Jun 6, 2016

How to Help a Kid Who's Having a Bad Day

Sometimes you'll have a kid show up at your children's ministry who is having a bad day.  It will be obvious by their attitude, actions and demeanor. 

Whether it's refusing to participate in an activity, sulking in a corner or not wanting to listen, they want nothing to do with you or the class.  And often it's a kid who doesn't normally display this type of behavior. 

When this happens, it's important to act instead of reacting.  Here's some steps you can take to help a kid who's having a bad day in your class.

Try to find out why.  It's as simple as saying, "You don't seem yourself today.  Are you having a bad day?"  This may be met with a frown, shoulder shrug or a verbal confirmation.  If they acknowledge it, go ahead and ask why.  It could be something as simple as an argument they had with their parents on the way to church, something another child said to them when they arrived or something that happened during the week. 

Or you could be seeing the symptoms of a deeper issue.  A family member who is very sick...bullying happening at school...parents who are arguing at home...abuse...
financial pressures felt from parents...anxiety over a life circumstance. 

Please...please...please don't jump past this first step.  If you don't take time to find out "why" the child is acting out, then you'll be tempted to go directly to discipline first.  And what the child needs most is the next step.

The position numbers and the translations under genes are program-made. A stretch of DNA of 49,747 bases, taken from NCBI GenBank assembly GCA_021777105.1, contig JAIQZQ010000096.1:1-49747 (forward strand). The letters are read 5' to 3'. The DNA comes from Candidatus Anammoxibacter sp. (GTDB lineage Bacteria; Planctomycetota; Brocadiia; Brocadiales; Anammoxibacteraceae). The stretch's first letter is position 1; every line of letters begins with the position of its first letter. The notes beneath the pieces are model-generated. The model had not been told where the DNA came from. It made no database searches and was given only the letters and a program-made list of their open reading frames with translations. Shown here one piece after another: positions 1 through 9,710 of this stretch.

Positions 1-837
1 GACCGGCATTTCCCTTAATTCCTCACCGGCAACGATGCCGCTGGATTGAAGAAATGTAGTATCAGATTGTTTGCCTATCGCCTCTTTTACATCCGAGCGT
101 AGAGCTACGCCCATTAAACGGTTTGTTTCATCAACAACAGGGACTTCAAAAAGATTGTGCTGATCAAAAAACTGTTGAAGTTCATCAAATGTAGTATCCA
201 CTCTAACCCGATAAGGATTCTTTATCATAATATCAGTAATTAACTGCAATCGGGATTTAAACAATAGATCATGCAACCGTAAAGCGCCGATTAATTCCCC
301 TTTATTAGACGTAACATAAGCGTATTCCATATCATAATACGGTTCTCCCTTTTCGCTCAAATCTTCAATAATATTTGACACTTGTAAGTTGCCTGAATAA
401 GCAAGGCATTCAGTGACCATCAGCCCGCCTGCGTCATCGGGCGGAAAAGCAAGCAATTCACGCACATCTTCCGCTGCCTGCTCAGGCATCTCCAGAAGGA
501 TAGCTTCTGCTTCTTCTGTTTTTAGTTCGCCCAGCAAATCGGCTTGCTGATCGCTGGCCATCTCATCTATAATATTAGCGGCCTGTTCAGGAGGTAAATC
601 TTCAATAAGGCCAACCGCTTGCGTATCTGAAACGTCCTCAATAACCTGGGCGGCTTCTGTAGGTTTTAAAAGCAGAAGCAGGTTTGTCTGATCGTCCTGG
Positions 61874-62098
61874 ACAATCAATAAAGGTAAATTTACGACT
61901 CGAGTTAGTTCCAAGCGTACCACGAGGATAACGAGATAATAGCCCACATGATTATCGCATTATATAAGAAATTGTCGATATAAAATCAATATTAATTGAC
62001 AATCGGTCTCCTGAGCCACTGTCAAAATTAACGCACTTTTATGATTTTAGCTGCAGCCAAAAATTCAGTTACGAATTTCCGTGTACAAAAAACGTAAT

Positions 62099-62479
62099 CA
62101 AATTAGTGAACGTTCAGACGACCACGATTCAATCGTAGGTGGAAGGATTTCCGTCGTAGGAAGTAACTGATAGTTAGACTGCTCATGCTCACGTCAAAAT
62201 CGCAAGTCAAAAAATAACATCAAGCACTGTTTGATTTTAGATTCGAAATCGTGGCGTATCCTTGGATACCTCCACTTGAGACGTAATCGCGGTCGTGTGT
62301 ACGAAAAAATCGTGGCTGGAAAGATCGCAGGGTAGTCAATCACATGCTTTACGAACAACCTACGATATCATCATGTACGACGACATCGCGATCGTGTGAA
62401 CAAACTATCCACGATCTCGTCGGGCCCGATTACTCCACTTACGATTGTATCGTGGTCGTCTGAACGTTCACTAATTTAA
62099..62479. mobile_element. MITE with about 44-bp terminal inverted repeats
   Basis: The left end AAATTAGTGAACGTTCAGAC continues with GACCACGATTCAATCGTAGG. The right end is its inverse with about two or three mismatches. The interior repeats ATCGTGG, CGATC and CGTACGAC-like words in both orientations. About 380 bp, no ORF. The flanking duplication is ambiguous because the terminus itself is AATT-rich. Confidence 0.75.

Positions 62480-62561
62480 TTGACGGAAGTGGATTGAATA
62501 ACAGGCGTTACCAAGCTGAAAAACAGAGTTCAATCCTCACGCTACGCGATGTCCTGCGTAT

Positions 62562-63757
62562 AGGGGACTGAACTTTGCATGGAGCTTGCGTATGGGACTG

Give grace.  Grace triumphs over judgment.  This doesn't mean allowing bad behavior in the class, but it does mean extending grace to the child.  You want the child to look at you as someone who is in their corner rather than a stern disciplinarian. 

Adjust your expectations.  Don't try to force the child into the normal class expectations.  If the child is adamant about just observing during the game, don't demand that he or she participate.  If the child doesn't complete an activity sheet, be okay with it. 

Talk with the child's parents.  Sometimes the parents will convey the issue upfront when they drop the child off.  If they do not, follow up with them after class and privately find out how you can best minister to the child.  If the child shared some weighty information with you that needs attention, then it is important to partner with the parents in this situation. 

Send the child a note in the mail that week.  A simple note with words of encouragement and support will make a big difference in a child's life.  Sit down and write a handwritten note to the child expressing your belief in the child and commitment to being there for them.  Do this and the child will be impacted...I promise. 

I remember a few years ago when a kid walked into the classroom.  He was obviously having a very, very bad day.  He wanted nothing to do with the lesson or classroom activities that day.  I walked with him to the back of the room and sat down.  He shared with me the reason he was having a bad day.  There was strife and turmoil going on at home.  At that point, I decided that what the child needed that day was not the lesson...at least not the one being shared in class.  The lesson he needed that day was simple for someone to sit and listen to him, talk with him and play a card game together.  And so that's what we did.  He didn't go home that day with a new list of Bible facts in his head, but he did go home knowing that when you're having a bad day, the church is a place where you can find empathy, encouragement and grace. 

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